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HOLLY WAINWRIGHT: It's been 3 months since we moved our family to the country. Here's what we've learned.

The timing was a complete fluke. 

The day we drove away from Sydney - the city I have lived in for a little over half my life - was the day Sydney closed down. And she still isn't quite open. 

But then, nor is where we've moved to, a couple of hours south of the city, a town that's near the country and near the beach, the kind of place that smells of cows and coffee. The kind that has silos and sourdough. The kind of place, in short, that basic city-dwellers like me dream of moving to, to fulfill our tree-changing fantasies. 

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The timing was a fluke, but that day had been coming for years. And years. And years. 

My 'shall we move to the country?' ponderings had become so tedious, so predictable, and so circular over almost a decade that it had become a banned topic of conversation at most social occasions. 

Nobody ever thought it would happen. 

And then, all of a sudden, it did.

The looming deadline of Year Seven applied the necessary 'now or never' pressure, we got lucky on a rental app, and we... jumped.  

And now it's been three months. The strangest three months we could have chosen. 

Our city clanged its ring of steel closed behind us on June 26th and every plan - to commute to the office a couple of times a week, to still see friends, to keep the kids connected - was cut off with it. 

Like absolutely everyone else, we set fire to our 'the way it was meant to be' plan for 2021, and just went with the way it was. 

Three months is nothing. 

This is not a story that's going to declare any absolutes about how our new life is going. It will take far longer than a quarter - and a slightly more 'normal' world - to answer that question. But, here's what we know so far. 

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1. So much togetherness is good... and bad.

Every lockdown veteran knows that our family units were not designed to sustain this much together-time.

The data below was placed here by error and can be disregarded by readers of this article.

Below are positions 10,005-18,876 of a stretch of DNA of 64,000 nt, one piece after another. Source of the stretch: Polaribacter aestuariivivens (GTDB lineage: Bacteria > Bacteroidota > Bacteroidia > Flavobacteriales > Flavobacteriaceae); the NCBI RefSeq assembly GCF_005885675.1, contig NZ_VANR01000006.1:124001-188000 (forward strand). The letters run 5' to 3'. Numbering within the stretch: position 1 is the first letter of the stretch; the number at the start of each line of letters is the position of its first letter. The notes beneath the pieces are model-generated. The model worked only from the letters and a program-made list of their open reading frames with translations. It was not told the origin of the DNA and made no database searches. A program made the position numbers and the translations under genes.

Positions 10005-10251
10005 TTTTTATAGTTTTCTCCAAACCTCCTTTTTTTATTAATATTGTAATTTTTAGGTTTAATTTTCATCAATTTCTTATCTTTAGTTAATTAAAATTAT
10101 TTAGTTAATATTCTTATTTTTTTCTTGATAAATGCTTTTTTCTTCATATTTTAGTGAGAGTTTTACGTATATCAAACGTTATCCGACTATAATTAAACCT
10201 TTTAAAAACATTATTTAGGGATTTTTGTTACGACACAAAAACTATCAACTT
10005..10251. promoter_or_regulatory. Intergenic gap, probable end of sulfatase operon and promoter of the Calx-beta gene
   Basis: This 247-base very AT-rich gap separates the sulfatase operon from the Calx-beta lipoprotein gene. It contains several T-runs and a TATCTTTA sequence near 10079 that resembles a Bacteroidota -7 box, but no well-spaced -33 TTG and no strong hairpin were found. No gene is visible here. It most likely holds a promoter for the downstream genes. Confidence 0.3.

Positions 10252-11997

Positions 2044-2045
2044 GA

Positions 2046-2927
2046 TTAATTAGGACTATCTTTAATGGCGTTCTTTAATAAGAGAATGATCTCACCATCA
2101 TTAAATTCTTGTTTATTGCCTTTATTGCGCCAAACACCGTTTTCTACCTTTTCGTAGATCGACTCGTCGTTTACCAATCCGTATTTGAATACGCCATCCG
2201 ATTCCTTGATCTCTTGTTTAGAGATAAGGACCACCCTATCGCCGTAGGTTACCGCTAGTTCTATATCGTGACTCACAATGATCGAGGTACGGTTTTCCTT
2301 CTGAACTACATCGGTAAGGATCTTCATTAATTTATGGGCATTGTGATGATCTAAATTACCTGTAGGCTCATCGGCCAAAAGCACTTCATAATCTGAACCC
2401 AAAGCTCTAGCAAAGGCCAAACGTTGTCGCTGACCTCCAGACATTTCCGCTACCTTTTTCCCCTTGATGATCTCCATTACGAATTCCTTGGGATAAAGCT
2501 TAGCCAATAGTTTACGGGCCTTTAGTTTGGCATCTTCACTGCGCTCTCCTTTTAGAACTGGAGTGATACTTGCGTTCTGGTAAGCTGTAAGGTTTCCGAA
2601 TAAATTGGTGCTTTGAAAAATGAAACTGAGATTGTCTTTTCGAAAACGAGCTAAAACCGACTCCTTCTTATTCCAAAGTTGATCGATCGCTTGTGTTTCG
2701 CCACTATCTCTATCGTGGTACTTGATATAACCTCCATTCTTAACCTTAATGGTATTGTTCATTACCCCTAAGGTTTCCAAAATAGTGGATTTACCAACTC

But at some points over this three months, it has felt like the five of us (I include our dog, Elvi, whose status in the house as social glue and chief morale-lifter has never been higher) have been cast adrift on a desert island, just us. 

It's a version of happy families that includes a lot of shouting and too much screen-time. But also laughter, and board games, and cakes. 

I have a strong sense that for the rest of our lives we'll talk about this time: 'Remember when we moved, and we went into lockdown, and we only really saw each other for months'. Yeah, let's not do that again. 

2. You can relearn how to make friends.

We miss our Sydney people like crazy. 

We share roots with them that go deep and long, criss-crossing jobs and childbirth and marriages and illness. We're pining now they've been granted the gift of picnics, seeing them gathering in groups of five, on blankets with cheese plates while kids loop around them like stir-crazy cattle dogs. 

But we've been quietly forming a new picnic crew, too. 

The kids got to actually "go" to their new school for a few weeks, and they kicked it off. 

On one of our first walks home, 11-year-old M told me that if I wanted to make new friends, I just had to "be myself", which seemed optimistic. 

But in our first weeks here, before local lockdown, I was invited for a tea and some cake by the long-local mum of one of M's new friends. 

It was a small act of kindness that changed everything for us, offering a generous welcome into this special community we've moved to.